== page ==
Residential direct-care workers are essential
Staff at group homes deserve recognition
THROUGHOUT THE COVID-19 crisis, residential direct-care personnel have selflessly risked their health for the well-being of others. When we hear the term essential, most of us think of the hospital healthcare worker, police officer, firefighter, EMT, and nursing home employee. Residential direct-care staff work with vulnerable populations in group or community homes. They have direct contact with those they support and assume the danger of exposure to themselves and their families.
The role of a group home staff person is a complex one. The staff provides emotional and behavioral management and follow through with medical and clinical plans. They assist with personal hygiene, laundry, and overall cleanliness of the residence, client bedrooms, and common areas. They make large family-style meals, dispense medication, create and participate in activities to keep clients engaged, support family communication, and, in some cases, act as a surrogate parent. However, these dedicated workers are not being recognized as essential under the standard idea of the essential workforce. It’s time we include them in that vision.
Day-to-day responsibilities of many residential-care workers have evolved amidst this pandemic. At Thrive Support & Advocacy, a provider of support and services for those with developmental or intellectual disabilities, the duties of our residential employees and their supervisors have increased ten-fold in a matter of weeks. Yet, the level of care they provide remains steadfast.
Supervisors, who continue to manage daily activities and their staff, are now caring for residents. The responsibilities of our direct-care personnel have expanded to include professional grocery shoppers, telehealth medical experts, nurses, technology experts, and, in some cases, roommates. Thrive’s homes are some of the largest in the state, ranging in size from 5 to 13 residents per home. For many of our residents, or Thrivers as we call them, this pandemic and the changes it has brought is a problematic situation to decipher.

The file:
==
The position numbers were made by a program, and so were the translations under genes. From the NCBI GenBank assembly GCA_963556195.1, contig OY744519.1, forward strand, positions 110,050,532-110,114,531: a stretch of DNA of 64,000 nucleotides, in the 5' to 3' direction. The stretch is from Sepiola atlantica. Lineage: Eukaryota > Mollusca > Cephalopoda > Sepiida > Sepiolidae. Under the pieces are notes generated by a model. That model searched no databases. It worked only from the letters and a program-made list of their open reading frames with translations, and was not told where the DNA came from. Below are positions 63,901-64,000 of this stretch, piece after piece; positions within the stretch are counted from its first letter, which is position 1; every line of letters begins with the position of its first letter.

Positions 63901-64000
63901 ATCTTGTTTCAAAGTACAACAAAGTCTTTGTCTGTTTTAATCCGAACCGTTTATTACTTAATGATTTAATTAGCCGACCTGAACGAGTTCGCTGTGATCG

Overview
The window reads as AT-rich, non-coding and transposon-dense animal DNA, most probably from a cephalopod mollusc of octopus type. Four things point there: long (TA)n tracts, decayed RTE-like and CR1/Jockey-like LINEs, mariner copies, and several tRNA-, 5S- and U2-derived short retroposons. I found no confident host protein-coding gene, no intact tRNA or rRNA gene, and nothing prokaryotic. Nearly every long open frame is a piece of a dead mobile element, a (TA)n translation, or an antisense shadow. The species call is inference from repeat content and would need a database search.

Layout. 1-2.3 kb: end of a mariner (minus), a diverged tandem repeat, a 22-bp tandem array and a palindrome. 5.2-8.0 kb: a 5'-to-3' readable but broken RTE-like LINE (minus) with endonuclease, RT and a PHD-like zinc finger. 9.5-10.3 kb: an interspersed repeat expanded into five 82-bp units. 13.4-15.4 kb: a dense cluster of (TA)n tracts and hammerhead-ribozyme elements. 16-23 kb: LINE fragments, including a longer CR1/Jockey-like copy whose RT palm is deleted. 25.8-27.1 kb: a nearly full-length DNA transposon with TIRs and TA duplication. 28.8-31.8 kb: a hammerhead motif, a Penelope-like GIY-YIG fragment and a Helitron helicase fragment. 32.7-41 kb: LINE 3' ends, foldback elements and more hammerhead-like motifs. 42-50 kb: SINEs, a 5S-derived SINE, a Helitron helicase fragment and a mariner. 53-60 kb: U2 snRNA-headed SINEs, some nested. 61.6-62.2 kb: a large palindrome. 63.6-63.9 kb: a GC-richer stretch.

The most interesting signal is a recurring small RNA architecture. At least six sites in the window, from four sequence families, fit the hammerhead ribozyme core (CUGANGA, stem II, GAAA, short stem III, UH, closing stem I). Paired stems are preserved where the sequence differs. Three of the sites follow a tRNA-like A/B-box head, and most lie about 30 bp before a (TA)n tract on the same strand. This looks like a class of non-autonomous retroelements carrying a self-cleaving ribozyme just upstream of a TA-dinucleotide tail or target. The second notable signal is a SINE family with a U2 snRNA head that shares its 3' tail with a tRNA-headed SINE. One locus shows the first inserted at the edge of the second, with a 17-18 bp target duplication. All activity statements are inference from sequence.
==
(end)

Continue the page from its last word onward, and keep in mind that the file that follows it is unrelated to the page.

As president & CEO of Thrive, I can’t say enough about our direct-care team throughout this crisis. As an organization, Thrive is working passionately to ensure that our staff feels valued and safe. As CEO, I have reached out to legislators and key players to bring the struggles of this workforce to the forefront. On an organizational level, we are offering flexible work schedules, donating necessary items for their personal use, and displaying signs of appreciation outside the homes.
We spend countless hours each week reassessing and shopping for essential and protective supplies to keep everyone safe and healthy. We’ve initiated several programs engaging the Thrive community, including, a #GratitudeChain appreciation letter-writing campaign, home-made face masks for our team and residents, and a “Sponsoring a Meal” program for Thrive’s community residences to help brighten their day. But these efforts alone are not enough.
These workers are not recognized as essential workers in the eyes of the media and the eyes of communities. As a result, they don’t get the same recognition or advocacy as that of a hospital care worker, first responder, or nursing home worker. No one is on social media creating fundraisers for them to have proper supplies to do their jobs safely. No restaurants are offering them free meals, and they are in no commercials. There are no police cars and fire trucks parked in the shape of hearts outside their workplaces. There are no thank yous to residential staff and group home workers on any billboards or mowed into Fenway Park’s outfield.
It is not precisely accurate to call these staff front-liners, the way we refer to healthcare staff. But, like healthcare staff, they do not have the safety of working from home. They are working from a job site each day, with a substantial risk of infection, providing care for vulnerable persons with serious medical and or mental health conditions.
Wrap your arms around us, and together let’s ensure that Thrive’s direct-care team, and similar teams across the state, receive the same attention as other essential workers. They deserve to be a more significant part of the conversation considering the risks and responsibilities they face. Do not leave this population and the staff that care for them behind.Years from now, when we look back on this time, direct-care personnel, like many others, will be lauded as the unsung heroes behind the pandemic for their selfless commitment to providing for our most vulnerable people. These staff are unsung heroes in our communities whether there was a pandemic or not. Let’s not forget their sacrifice.
Sean M. Rose is president and CEO of Thrive Support & Advocacy.